The principle of elaboration is this: Whatever you are studying in a course, try to expand (elaborate) upon what you are given. For example, if the instructor gives you 5 functions of the liver during a lecture, go out and try to find information about more functions (that the instructor didn't mention or perhaps doesn't know). In the end, you may add two more functions of the liver and in the process remember all of them better. For another example, if your assigned textbook discusses three theories of personality, try to find other theories in library books, other references, or even from talking to instructors other than your own. Don't limit yourself to what any one instructor (or textbook) tells you. They all have their biases which can prevent you from seeing (and learning) all the facts. When you elaborate, you end up understanding the information better and it will therefore be easier to recall and use.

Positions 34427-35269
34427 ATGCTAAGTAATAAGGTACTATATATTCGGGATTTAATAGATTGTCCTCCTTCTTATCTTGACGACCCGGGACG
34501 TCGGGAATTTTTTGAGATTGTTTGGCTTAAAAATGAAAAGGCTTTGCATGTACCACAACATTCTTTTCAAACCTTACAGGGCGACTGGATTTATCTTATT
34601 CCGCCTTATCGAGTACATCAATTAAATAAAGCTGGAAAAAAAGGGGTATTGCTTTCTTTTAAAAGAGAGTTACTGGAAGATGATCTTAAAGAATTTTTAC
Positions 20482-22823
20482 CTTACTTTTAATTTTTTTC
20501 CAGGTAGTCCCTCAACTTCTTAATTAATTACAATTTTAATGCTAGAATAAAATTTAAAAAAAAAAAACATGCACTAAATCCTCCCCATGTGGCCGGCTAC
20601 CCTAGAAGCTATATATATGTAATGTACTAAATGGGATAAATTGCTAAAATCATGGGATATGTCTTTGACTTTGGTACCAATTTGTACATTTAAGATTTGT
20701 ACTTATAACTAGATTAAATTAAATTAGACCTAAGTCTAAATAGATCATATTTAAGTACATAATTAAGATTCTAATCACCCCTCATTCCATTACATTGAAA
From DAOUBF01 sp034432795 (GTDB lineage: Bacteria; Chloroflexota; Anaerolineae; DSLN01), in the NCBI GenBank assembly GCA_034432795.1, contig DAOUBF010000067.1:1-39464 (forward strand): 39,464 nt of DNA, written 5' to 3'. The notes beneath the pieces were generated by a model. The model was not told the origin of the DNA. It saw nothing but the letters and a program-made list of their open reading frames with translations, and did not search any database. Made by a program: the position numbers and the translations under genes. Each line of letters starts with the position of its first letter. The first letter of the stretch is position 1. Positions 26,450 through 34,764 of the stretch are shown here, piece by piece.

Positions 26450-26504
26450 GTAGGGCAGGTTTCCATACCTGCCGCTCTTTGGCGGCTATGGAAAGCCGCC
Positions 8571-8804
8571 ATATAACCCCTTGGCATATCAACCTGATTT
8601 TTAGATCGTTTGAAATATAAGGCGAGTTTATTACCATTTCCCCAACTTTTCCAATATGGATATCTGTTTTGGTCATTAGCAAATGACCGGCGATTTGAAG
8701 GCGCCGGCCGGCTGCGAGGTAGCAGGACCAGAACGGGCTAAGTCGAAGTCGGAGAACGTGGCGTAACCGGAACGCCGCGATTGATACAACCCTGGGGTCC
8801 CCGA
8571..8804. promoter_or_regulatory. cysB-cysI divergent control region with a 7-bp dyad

So in summary, elaboration is a process whereby the learner expands upon the information given to them during a lecture, lab, reading assignment, etc. It's an act of empowerment, and puts the ultimate control of what is learned into the learner's hands. Right where the power should be in the first place! If a student were to practice the elaboration principle over a long period of time (and over many courses), he or she would surely "look different" to any potential employer or interviewer when a job was being sought out. This student would have a richer bank of information to call upon during the interview process (compared to other students). The other students with the same degree would "look" very similar to each other because they took mostly the same courses and received all the same information (because they didn't go out and elaborate). So set yourself apart (by learning more than the herd average) and the effort will be well rewarded.